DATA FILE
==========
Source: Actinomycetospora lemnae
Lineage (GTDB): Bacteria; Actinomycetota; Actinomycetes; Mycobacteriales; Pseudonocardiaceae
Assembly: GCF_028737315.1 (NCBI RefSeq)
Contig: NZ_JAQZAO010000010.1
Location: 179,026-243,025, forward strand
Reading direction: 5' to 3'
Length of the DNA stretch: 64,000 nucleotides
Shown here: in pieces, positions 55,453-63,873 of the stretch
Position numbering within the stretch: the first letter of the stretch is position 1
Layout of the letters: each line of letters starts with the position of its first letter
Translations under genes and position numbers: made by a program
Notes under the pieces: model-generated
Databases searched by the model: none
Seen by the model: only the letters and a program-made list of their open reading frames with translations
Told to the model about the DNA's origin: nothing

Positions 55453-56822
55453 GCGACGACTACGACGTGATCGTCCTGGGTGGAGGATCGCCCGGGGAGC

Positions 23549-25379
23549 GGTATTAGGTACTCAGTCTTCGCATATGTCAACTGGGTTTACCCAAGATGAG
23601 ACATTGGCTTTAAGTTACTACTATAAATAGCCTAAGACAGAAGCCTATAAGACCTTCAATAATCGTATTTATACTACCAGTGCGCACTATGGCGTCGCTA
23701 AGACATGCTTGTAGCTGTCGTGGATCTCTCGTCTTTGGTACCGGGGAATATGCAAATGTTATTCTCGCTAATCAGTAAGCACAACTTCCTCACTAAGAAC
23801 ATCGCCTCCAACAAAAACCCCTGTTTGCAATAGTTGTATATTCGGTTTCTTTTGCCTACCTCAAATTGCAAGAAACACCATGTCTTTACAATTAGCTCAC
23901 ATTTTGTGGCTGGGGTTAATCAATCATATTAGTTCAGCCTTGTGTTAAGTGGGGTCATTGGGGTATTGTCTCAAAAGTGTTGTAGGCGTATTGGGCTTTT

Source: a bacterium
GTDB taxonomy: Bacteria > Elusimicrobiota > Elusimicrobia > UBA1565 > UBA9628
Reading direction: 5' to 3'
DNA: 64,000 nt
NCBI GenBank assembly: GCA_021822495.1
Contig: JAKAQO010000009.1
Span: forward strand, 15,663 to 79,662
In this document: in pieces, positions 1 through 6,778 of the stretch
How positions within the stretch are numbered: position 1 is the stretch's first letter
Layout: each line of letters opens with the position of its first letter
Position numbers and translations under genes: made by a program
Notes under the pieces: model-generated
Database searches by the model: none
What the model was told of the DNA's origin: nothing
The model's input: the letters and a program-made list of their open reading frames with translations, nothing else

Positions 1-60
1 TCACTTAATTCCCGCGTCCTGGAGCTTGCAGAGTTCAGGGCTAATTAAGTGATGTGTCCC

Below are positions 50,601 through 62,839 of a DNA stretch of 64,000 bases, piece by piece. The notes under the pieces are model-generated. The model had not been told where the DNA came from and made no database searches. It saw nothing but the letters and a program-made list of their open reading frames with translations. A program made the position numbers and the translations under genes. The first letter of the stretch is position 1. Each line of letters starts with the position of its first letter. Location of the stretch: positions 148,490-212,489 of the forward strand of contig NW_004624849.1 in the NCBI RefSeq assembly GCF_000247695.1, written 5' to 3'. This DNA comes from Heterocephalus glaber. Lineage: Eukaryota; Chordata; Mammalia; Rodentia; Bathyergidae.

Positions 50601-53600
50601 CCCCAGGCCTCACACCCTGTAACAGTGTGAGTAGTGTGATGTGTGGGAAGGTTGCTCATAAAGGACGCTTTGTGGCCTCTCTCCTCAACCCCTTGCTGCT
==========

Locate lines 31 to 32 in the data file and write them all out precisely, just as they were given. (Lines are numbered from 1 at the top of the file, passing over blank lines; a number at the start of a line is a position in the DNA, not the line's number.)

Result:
In this document: in pieces, positions 1 through 6,778 of the stretch
How positions within the stretch are numbered: position 1 is the stretch's first letter